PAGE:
It all started late in the day at GeoWoodstock. Chrissie says they family was pulling their car over to explore a giant geocaching ammo can.
She says,”Ryan was very excited and unbuckled and said he was going to see what was in it. Both his sister and I told him he needed to wait, but he took off running without waiting for [his sister] Kelci.” Chrissie then watched the next moments in shock and disbelief.
She says, “Within seconds we saw a car hit Ryan and he flew into the grass on the side of the road.”
Geocachers who were witnesses quickly jumped into action. Chrissie says, “By the time I got my car in park and ran across the street four people had jumped out of their cars and ran to check on Ryan.”
She says the geocachers not only called for help but gave first responders the precise latitude and longitude of the accident scene. Chrissie says, “I know many people called 911 and were able to give coordinates. Thank goodness for these people and the fact that each one had a GPS unit, as I didn’t know where we were.”
Chrissie says the geocaching community then united to transform the confusion after the accident into order. “A couple of nice ladies directed traffic around the commotion and my son was brought a blanket to put his head on. The very nice man who hit my son parked, and also stayed with Ryan the whole time. I don’t know any of these people, and I didn’t at the time think to get their names, but they all stopped to help out, offered kind words, and kept the chaos down to a minimum while waiting for the medics to arrive.”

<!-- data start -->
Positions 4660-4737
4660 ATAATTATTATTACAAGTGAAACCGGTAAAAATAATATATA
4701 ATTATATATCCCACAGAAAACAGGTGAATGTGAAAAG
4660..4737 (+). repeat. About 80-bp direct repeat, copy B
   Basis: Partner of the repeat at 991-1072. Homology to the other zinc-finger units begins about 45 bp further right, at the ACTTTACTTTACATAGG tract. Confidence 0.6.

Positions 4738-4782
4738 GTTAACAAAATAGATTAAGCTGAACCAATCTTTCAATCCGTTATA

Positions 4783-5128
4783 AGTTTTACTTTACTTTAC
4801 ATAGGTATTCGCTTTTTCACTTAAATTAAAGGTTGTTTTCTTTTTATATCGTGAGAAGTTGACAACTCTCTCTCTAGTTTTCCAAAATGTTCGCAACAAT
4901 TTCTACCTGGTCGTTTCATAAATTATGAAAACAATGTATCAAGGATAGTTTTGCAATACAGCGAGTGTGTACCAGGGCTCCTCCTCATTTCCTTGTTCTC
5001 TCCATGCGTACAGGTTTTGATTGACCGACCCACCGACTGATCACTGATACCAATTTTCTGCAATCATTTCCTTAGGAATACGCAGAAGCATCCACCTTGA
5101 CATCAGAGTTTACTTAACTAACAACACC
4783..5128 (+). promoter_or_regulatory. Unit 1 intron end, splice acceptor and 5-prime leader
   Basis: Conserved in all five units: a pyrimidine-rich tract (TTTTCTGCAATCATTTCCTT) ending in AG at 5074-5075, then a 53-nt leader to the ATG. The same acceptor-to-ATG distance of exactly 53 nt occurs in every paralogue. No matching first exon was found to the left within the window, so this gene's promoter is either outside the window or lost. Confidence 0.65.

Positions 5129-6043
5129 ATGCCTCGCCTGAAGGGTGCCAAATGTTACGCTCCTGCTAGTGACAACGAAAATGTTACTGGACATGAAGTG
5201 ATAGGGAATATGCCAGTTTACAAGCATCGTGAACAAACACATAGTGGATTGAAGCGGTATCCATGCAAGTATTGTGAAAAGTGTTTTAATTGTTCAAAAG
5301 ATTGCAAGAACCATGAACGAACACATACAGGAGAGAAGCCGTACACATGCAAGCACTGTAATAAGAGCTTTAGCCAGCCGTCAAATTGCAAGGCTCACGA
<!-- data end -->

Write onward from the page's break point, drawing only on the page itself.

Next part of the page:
Ryan escaped the accident with little more than a bruise and a scrape on his ankle. Chrissie says she and her family are left with something else though — a heart-felt appreciation for their fellow geocachers. “I am grateful for each person that called 911 and told them the location using latitude and longitude. I am thankful for all who stopped to help Ryan that day.”
She says that the next day Ryan was well enough to go to Groundspeak’s Lost & Found Celebration. Chrissie says, “Ryan stayed a little closer to me that day and was more aware of his surroundings. Even if something had happened at the event on Sunday as well, I know that we belong to a community that cares.”
Explore the good works of other geocachers. Read other “Geocachers Care” blog posts.
“The Emerald Lakes” (GC24VY3) reveals the rugged beauty of New Zealand’s Tongariro National Park. Geocachers hike to the top of Mt. Tongariro to discover the three picturesque lakes. The lakes themselves began as craters formed during volcanic activity.
Geocacher funkymunkyzone created the cache in March of this year. The difficulty two, terrain 4.5 EarthCache requires a day hike of nearly 20 kilometers (12 miles).
There are three requirements to claim the EarthCache. Geocachers must use their GPS units to record the elevation of each of the three lakes, describe the color of the lakes and take a photo of the lakes showing their GPS device at the published coordinates.
More than a dozen geocachers have already logged a smiley on the cache.
Continue your exploration of the some of the most engaging geocaches from around the world. Explore all the Geocaches of the Week on our blog or view the Bookmark List on Geocaching.com.